Two weeks ago, we were stuck in Ullapool for a few hours, but then we took a bus North.

We went to Achmelvich (seen here in the distance over the hills), a collection of a few houses and caravans and lots of seasonal tents.

We lived in this Caravan, about a ten minute walk outside of the campsite, on Ingrid's croft.

Ingrid lived in this house. There are beautiful gardens that we have no pictures of. Ingrid didn't want us taking a picture either.

Actually, I’m not going to have time to do this. Whoops. I’ll try to update it later. Take  care, all, and remember:

PUNCH SHEEP

GET WOOL

HERE ARE YOUR UPDATES

There was a stream that ran past Ingrid's house, through the hen field, through the pasture, and then past our house and down an incline...

To a white sand beach. Broken up shells and rocks and seaweed and jellyfish.

Slightly away from that gentle incline, there's a cliff to the beach. It's pretty sweet for climbing upwards and not falling and dying.

Beaches aside, we did a lot of weeding. Things like thistles. This is a thistle. There is no way to touch it without pain.

This is ragwort. Ragwort can cause liver damage in horses, sheep, etc. when eaten. Much ragwort was dug. Much ragwort was trashed.

When we weren't cleaning or weeding or caring for the animals that we don't have pictures of, we were walking. At this different beach, Jane found violent rocks. Jane loves violent rocks.

There was some cool non-standard scenery. Such at the "Hermit's Castle", just randomly out on a rocky beachtype area. Built in the 1950s, abandoned for no known reason.

This is about standard scenery, though. Ya know.

Dufftown, however, is completely different. As evinced by the chat I just had with Derrick (sp?) as he disembweled some chickens on the kitchen table while we talked about weeds and measurements of firewood and land tax. Oh, and this place holds the title of the Whisky Capital of the World, though we haven’t explored that yet. More in the future!

Inverness, Rain, Nothing Interesting to report

Janepost:

So we arrived in Inverness yesterday as you know and James posted a very pretty picture of sunshine and clouds and the River Ness. Unfortunately, that was not the weather which we had today. The weather today was not nearly as nice… but I get ahead of myself.

Yesterday we got to not only walk along the River Ness via the bridges connecting the Ness Islands, but we also got to go to the Inverness Museum (modern art and a history of the region dating back to the formation of the British Isles) and wander around the Inverness Castle (now the city courthouse). The walk was beautiful and the museum was really interesting. Seeing the inside of the castle might have been nice, but since it’s been converted into a center for judicial power in the city, it probably wouldn’t have been that interesting.

For dinner we went to this little Italian restaurant called… wait for it… Little Italy. I was craving pasta and James was kind enough to go along with it. I wasn’t really expecting much, but wow was it delicious! I was expecting that cruddy antipasto that you get from pizza places in the states that’s such a mediocre let down, but instead we got a wooden board with a dish of pickled vegetables and slices of different types of cured pork and a bunch of homemade crostini. The pasta was pretty phenomenal too. Overall, definitely a good place to eat, though I will say that eating out in Inverness is not as cheap as eating out in Edinburgh.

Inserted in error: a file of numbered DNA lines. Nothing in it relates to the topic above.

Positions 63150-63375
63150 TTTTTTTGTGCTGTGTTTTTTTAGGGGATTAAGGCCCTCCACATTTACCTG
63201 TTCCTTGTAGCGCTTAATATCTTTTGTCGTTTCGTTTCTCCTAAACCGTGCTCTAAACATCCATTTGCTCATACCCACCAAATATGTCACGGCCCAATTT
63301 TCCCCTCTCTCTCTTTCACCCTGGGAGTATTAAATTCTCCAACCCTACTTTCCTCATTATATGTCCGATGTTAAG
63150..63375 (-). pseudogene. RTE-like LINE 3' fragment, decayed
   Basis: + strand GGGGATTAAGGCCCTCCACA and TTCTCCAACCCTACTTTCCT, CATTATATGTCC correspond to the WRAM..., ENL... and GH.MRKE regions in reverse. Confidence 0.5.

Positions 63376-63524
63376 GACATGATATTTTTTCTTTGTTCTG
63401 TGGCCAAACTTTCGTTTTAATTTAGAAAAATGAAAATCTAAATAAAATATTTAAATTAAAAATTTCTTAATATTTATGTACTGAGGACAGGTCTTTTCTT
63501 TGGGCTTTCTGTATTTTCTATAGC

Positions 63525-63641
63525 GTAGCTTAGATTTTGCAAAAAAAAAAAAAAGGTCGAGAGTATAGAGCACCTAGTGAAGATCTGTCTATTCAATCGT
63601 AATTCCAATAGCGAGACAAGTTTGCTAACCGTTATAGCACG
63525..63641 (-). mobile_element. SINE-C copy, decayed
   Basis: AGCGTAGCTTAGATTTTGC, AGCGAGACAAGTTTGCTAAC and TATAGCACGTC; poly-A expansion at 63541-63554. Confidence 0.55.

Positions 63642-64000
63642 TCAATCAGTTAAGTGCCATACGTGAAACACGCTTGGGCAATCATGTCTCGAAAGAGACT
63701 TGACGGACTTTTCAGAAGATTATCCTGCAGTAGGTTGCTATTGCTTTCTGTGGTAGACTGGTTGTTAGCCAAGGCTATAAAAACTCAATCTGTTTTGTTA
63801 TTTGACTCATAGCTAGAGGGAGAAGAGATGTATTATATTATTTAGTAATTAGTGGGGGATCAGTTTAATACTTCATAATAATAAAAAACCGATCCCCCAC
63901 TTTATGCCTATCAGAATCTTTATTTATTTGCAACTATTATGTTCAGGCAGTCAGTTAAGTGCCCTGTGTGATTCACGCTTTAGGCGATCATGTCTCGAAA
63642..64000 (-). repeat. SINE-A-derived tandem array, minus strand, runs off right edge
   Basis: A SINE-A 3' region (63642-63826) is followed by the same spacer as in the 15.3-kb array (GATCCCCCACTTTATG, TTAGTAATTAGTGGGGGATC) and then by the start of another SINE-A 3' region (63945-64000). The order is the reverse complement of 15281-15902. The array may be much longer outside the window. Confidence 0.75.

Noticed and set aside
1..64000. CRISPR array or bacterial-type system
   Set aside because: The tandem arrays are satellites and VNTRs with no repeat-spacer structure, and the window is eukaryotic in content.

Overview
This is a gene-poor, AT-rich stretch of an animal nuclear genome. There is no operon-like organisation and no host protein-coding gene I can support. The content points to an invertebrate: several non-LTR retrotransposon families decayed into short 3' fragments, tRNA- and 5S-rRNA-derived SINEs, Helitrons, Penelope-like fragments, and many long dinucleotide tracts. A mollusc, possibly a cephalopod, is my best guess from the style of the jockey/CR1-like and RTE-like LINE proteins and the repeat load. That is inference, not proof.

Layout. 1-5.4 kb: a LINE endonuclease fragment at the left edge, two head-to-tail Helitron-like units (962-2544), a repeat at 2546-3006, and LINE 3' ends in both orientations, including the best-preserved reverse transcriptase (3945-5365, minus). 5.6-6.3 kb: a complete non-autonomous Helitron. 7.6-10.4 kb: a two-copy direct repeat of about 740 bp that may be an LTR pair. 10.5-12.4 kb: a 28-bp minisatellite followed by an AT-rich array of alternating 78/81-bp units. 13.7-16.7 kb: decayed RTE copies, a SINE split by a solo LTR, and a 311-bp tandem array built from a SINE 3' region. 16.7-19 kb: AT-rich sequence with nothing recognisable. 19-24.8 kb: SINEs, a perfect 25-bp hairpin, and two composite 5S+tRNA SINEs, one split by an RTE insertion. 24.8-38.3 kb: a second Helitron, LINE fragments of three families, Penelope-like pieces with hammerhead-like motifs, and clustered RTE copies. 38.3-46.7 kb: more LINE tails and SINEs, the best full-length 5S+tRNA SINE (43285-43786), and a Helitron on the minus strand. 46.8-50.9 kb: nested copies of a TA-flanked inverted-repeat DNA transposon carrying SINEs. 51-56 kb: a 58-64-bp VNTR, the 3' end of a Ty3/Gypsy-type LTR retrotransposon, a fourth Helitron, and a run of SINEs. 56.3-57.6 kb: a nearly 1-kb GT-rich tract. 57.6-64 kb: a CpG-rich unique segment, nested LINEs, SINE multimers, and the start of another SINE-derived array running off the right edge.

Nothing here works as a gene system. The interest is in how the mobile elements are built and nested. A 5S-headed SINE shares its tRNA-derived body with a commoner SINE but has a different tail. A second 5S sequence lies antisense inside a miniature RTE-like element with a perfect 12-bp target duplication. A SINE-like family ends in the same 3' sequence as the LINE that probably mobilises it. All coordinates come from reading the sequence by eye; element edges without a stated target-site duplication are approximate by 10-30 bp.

Unfortunately, another thing which was not nearly as good was the hostel. Yes, it’s bigger and run on a scale that isn’t just a husband and wife making enough money to spend a quarter of the year traveling on a budget just like their lodgers, but I wasn’t expecting the amount of noise. We went to sleep on the earlier side as did our fellow roommate who was leaving in the wee hours of the morning. I woke up around midnight-ish because… well, I’m not entirely sure… and went back to sleep after that. I also woke up around 1.30 and 2.00 and finally at a bit before 3.00 when apparently people went insane and decided to stand around outside the hostel yelling and talking loudly until around 5.00 at which point they moved along and someone in the hostel decided to take a shower and blast MGMT on a stereo while other people walked around inside, occasionally yelled and also slammed doors. Needless to say, I was way too exhausted to do our planned walk to the Loch Ness this morning since I had only fallen asleep around 6.00 and woke up at 8.00.

Instead of doing our Loch Ness walk, we decided to walk up to this old Pictish fort on a hill overlooking the town. It looked pretty nice out, so we set off. It started to spit a little and within about 10 minutes it was a full-blown rain. The signage for what is known as the Craig Phadrig is unfortunately very poorly marked. We ended up in a marina and then in the middle of suburbia when we retraced our steps to where we believed that we had taken the wrong fork.

We never did find the Pictish fort. Eventually we turned back since it was raining harder, we were soaked and there were no signs in sight prompting us one way or the other.

So here we are, sitting in our room, the weather having cleared up a bit. Maybe we will attempt the Pictish fort again, maybe not. The sun here does not go down until after 22.00 and even then, not really.